Publication Detail

Science and Technology Challenges and Potential Game-Changing Opportunities

Michael Triantafyllou
21 pp.
MITSG 10-36
$5.50 DOM / $7.50 INT

The future of naval engineering in the 21st century will be shaped by novel and emerging technologies that will not only provide unprecedented capabilities but also require radical rethinking of naval ship and vehicle design. This change is already in the works as engineering schools in major universities are hiring young faculty trained in new fields and developing novel technologies. This investment is expected to bring radical changes to mature fields, such as naval architecture and marine engineering; hence, to fully reap the benefits the ground must be prepared now.

The paper is structured around these new emerging technologies and the impact they are expected to have and provides discussion on their impact on naval ships and vessels and their capabilities. Traditional mechanical engineering departments and naval architecture and marine engineering schools are turning increasingly towards nano-engineering, novel power-trains and synthetic fuels, and robotic devices and smart sensors, in order to revitalize mature disciplines.

The following emerging technologies and fields are covered and a discussion of the related implications for naval ship design is included:

• Efficient power trains (especially of the hybrid type), efficient engines using alternative fuels that are more sustainable and environmentally friendly, and fuel cells that use conventional fuels more efficiently.
• Progress in surface chemistry that allows the development of novel coatings to protect ship hulls and cargo holds, reduce deposits in pipelines, and decrease fluid drag.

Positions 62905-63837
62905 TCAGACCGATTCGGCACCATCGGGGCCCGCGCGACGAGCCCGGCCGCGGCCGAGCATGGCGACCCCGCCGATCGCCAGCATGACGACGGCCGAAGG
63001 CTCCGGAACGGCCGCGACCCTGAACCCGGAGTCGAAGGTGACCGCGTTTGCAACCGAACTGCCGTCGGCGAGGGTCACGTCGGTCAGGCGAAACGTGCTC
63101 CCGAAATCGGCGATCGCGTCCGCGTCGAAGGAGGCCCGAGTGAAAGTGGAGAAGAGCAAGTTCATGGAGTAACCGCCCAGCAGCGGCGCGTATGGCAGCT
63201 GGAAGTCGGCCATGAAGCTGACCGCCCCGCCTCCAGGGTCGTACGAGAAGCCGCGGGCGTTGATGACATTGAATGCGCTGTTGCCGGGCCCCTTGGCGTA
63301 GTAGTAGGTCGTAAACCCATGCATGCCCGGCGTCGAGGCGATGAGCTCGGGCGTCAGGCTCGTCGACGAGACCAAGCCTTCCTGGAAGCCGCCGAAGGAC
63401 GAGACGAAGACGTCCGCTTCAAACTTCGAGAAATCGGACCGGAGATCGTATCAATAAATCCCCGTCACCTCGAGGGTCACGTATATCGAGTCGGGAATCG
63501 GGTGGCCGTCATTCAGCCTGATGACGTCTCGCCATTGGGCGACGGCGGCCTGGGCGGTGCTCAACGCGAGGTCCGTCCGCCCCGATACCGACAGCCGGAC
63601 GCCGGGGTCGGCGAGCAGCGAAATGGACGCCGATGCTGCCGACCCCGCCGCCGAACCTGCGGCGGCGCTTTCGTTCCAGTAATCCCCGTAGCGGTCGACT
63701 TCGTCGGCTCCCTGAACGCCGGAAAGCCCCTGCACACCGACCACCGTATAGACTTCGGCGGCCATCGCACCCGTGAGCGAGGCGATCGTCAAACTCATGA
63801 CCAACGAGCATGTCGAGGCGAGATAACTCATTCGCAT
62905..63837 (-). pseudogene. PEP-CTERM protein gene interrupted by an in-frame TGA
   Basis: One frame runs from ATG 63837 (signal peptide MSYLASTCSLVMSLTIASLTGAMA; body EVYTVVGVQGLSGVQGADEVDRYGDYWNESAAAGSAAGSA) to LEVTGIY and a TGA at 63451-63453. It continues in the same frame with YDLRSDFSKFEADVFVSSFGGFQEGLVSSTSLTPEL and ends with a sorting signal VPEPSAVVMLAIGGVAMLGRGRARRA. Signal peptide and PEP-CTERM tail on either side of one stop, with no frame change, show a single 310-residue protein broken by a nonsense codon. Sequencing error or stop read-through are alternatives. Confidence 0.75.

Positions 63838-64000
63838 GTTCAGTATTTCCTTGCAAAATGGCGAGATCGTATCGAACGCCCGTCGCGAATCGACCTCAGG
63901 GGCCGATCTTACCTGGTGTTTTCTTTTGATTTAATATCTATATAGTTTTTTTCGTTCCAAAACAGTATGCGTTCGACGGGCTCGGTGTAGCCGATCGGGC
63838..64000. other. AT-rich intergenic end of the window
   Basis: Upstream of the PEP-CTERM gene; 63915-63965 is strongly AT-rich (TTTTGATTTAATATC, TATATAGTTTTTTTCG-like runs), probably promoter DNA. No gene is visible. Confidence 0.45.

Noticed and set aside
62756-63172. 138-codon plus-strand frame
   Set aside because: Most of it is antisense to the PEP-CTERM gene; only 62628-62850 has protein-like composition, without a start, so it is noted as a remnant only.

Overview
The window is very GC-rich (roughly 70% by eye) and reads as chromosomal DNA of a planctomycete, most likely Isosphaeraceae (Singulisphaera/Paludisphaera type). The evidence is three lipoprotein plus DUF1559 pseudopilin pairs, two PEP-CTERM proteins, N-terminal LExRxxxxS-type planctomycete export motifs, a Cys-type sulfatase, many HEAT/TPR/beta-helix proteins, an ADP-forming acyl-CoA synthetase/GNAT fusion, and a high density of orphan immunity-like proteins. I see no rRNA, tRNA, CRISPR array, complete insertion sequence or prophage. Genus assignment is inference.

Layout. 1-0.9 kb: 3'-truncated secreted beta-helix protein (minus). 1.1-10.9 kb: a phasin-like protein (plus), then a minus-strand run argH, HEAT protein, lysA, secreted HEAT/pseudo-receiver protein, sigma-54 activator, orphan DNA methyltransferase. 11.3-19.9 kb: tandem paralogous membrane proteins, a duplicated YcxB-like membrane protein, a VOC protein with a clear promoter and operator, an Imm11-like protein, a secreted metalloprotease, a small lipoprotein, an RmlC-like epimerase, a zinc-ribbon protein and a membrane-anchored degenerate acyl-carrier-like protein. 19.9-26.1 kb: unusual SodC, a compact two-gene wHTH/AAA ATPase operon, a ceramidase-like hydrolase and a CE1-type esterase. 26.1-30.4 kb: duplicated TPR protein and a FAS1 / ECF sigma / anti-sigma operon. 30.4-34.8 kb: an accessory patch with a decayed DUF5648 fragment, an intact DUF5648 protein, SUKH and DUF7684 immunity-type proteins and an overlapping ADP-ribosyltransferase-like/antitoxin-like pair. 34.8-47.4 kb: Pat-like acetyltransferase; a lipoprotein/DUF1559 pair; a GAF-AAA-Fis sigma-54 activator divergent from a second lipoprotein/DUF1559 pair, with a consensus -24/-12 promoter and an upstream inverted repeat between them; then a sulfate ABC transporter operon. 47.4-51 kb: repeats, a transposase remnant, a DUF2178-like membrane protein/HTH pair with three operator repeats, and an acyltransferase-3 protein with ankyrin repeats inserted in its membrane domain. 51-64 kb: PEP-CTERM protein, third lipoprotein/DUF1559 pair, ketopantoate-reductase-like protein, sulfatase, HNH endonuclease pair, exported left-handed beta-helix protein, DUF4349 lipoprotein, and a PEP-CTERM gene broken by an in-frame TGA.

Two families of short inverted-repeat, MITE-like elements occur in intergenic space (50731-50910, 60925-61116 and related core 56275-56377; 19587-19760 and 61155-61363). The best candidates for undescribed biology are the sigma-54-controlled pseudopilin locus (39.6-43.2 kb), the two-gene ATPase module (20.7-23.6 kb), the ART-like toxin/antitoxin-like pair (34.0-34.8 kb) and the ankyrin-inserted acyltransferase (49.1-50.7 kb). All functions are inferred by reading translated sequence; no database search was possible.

• Work on the all-electric ship, which has generated new methods to design and operate ships with increased automation, reduced manning, and increased reliability.
• New sensor arrays, which will allow sensing of the self-generated flow and will create the capability for active flow manipulation and hence increased capabilities for maneuvering and efficient propulsion.
• Robotic developments that promise routine unmanned inspection and remote underwater intervention.
• Smart autonomous underwater vehicles (AUV) that increase substantially the operational capability of ships and submarines. Naval ship and submarine design will be influenced significantly to accommodate the storage and servicing, as well as the launching and retrieval of AUVs in rough weather.
• New high-strength steels that improve hull protection against impact and fatigue, including operation in very cold climates.
• Global ocean modeling and prediction that will allow effective routing and operation of vessels in rough seas with unprecedented detail.

The paper concludes with an assessment of the shape of future naval designs and the capabilities they will offer.

type: Technical reports

Parent Project

Project No.: 2008-ESRDC-01-LEV
Title: Electric Ship Research and Development Consortium (ESRDC)

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